“It messes up port schedules, catering schedules, crew schedules and the schedules of delivering the transported goods,” said one shipping logistics manager in Singapore.

“It also raises the cost for pretty much everyone involved.”

For dealers, a month-long delay can turn a profitable trade into a painful loss.

“If you’ve bought 100,000 barrels of crude at $40 (a barrel) that’ll cost you $4 million,” said one oil trader. “And if you’ve calculated another 1.5 million bucks for a month’s worth of shipping, but you end up paying double that because your ship is stuck in port congestion, then that can seriously mess up everything from your schedule to your arbitrage profitability.”

In other words, for every Vitol that is making a killing on the contango, someone is losing.

Here Reuters gets to the heart of the matter with the explanation why oil shipping lanes now look like parking lots:

“at the heart of the congestion is an unprecedented rise in global oil production… as soaring output has pulled down oil prices by as much as 70% since 2014. That has helped spur demand from China’s independent refiners, freed from government restrictions on imports just last year and gorging on plentiful crude, putting extra pressure on ports.”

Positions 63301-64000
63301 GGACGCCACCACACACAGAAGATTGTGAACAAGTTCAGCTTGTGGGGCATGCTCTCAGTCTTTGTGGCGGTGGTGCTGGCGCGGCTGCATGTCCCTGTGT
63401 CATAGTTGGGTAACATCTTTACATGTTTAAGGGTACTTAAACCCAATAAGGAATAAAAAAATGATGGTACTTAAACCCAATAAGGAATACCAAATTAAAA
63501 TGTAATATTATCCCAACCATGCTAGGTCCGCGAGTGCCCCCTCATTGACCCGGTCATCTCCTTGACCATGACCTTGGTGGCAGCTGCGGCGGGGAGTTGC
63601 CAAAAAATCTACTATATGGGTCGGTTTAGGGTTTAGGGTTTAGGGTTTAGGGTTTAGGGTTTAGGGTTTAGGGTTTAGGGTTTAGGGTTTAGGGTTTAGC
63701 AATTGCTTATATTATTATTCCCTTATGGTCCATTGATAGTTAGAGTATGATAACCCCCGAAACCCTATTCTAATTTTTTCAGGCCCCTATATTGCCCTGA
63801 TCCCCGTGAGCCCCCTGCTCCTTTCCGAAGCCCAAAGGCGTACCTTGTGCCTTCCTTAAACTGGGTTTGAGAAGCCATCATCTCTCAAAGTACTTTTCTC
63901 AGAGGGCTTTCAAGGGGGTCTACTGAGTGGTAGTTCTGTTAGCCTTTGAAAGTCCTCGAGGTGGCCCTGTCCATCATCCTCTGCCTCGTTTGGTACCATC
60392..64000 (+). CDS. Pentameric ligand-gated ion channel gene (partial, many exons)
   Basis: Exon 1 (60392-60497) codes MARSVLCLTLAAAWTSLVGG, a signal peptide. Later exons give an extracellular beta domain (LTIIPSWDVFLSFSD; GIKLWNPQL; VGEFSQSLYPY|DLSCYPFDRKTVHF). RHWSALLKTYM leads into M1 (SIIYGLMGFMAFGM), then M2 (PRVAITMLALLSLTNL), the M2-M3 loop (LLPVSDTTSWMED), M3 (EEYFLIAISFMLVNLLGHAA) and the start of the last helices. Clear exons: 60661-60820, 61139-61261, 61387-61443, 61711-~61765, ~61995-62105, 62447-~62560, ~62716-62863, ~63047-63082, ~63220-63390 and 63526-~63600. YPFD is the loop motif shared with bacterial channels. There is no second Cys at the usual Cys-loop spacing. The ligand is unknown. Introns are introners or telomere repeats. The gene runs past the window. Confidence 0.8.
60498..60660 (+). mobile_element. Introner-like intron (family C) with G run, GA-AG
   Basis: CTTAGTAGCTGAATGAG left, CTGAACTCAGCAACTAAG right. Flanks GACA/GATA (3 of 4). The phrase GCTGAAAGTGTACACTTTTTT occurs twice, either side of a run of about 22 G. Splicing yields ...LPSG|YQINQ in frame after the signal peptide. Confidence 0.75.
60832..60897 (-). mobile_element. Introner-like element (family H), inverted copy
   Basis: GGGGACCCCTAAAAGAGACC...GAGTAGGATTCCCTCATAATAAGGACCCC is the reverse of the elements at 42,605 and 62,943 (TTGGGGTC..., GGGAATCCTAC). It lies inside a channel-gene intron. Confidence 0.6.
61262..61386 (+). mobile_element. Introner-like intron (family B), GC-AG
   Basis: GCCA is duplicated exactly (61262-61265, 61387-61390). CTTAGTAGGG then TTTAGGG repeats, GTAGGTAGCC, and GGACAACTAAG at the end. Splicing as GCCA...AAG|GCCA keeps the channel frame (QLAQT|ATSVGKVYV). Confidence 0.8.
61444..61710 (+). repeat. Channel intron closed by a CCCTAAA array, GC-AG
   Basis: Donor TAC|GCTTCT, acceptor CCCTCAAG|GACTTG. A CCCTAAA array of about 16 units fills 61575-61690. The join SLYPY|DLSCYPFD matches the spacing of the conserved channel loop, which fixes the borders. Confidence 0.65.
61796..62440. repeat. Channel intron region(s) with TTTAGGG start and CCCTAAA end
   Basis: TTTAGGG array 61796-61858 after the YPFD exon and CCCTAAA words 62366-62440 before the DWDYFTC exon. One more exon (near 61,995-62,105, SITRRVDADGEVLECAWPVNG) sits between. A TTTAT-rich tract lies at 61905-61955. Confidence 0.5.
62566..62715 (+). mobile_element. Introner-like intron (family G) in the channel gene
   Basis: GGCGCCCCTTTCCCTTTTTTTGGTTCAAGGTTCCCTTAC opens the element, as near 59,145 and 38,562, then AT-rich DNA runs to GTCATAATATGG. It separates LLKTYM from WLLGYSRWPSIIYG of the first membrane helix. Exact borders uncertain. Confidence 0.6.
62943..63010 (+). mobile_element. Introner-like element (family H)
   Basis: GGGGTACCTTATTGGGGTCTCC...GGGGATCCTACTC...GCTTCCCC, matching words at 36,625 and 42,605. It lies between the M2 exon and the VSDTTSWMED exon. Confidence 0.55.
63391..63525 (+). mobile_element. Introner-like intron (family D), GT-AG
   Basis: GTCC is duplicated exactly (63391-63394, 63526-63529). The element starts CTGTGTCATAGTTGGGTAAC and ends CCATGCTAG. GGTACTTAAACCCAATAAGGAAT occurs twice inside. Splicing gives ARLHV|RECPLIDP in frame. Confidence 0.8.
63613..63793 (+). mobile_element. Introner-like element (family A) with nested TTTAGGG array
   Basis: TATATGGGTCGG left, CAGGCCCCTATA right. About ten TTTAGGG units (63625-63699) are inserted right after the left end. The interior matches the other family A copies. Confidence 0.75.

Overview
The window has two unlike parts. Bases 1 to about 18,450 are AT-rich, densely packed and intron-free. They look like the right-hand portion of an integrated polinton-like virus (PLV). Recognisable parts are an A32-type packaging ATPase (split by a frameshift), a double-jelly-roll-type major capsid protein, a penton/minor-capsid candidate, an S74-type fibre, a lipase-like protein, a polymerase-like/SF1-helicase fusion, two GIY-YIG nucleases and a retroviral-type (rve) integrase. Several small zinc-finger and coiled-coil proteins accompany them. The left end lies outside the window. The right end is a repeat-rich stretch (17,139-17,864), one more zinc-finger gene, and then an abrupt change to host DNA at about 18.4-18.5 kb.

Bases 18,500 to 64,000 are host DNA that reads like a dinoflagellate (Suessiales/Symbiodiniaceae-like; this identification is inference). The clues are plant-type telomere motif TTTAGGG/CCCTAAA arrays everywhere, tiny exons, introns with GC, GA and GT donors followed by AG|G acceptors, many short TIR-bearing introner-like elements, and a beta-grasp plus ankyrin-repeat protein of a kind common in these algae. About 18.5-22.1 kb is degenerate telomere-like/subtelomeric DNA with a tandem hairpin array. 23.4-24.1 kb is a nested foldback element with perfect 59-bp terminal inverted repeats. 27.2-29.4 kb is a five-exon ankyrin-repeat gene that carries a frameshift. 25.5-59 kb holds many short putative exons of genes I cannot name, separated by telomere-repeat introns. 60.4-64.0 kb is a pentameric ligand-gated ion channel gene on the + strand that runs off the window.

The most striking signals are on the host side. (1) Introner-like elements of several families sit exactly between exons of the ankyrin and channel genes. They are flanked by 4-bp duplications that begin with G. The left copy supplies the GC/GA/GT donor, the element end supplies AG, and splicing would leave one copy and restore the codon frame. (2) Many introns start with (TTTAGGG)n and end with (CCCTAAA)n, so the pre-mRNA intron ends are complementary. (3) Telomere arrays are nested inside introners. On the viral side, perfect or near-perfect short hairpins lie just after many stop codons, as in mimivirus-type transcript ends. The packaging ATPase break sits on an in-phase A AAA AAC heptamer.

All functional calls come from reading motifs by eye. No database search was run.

The unprecedented number of ships at sea filled with cargo and just waiting for the signal to offload is also causing congestion between the main producer and consumer hubs.

Almost all supertankers heading to Asia pass by Singapore or adjacent facilities in southern Malaysia, the world’s fuel station for tankers and also a global refinery and ship maintenance hub.

Shipping data shows that some 50 supertankers are currently anchored in or close to Singaporean waters for refuelling, maintenance or waiting to deliver crude to refineries or be used as floating storage.

This can be seen in the following Reuters photo of oil tankers lining up on the eastern coast of Singapore.

As well as the following Marinetraffic map.

For sailors stuck onboard this “parking lot” of anchored tankers, one of the biggest problems is simply wiling away the time, Reuters adds.

“Some of the ships are well-equipped for their crews, but many aren’t,” said a Filipino sailor who left a very large crude carrier (VLCC) in March after a voyage to China.